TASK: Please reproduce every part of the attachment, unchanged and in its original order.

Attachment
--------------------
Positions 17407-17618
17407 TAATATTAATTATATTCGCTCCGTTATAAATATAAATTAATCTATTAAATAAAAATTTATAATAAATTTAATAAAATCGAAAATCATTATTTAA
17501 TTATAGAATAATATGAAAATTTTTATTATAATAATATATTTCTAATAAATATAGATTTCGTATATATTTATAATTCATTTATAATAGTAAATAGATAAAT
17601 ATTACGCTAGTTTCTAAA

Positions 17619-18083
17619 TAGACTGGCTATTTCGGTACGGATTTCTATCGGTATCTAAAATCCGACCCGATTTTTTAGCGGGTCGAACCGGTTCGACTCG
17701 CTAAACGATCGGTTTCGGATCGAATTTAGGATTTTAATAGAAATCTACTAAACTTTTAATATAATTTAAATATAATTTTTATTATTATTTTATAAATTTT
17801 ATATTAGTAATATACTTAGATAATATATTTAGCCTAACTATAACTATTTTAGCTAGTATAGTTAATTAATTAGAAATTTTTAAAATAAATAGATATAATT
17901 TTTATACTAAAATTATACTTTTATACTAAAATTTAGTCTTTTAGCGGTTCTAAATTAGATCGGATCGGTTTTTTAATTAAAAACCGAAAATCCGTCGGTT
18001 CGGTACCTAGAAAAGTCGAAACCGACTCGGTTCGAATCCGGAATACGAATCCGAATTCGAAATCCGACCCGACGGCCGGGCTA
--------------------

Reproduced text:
Positions 17407-17618
17407 TAATATTAATTATATTCGCTCCGTTATAAATATAAATTAATCTATTAAATAAAAATTTATAATAAATTTAATAAAATCGAAAATCATTATTTAA
17501 TTATAGAATAATATGAAAATTTTTATTATAATAATATATTTCTAATAAATATAGATTTCGTATATATTTATAATTCATTTATAATAGTAAATAGATAAAT
17601 ATTACGCTAGTTTCTAAA

Positions 17619-18083
17619 TAGACTGGCTATTTCGGTACGGATTTCTATCGGTATCTAAAATCCGACCCGATTTTTTAGCGGGTCGAACCGGTTCGACTCG
17701 CTAAACGATCGGTTTCGGATCGAATTTAGGATTTTAATAGAAATCTACTAAACTTTTAATATAATTTAAATATAATTTTTATTATTATTTTATAAATTTT
17801 ATATTAGTAATATACTTAGATAATATATTTAGCCTAACTATAACTATTTTAGCTAGTATAGTTAATTAATTAGAAATTTTTAAAATAAATAGATATAATT
17901 TTTATACTAAAATTATACTTTTATACTAAAATTTAGTCTTTTAGCGGTTCTAAATTAGATCGGATCGGTTTTTTAATTAAAAACCGAAAATCCGTCGGTT
18001 CGGTACCTAGAAAAGTCGAAACCGACTCGGTTCGAATCCGGAATACGAATCCGAATTCGAAATCCGACCCGACGGCCGGGCTA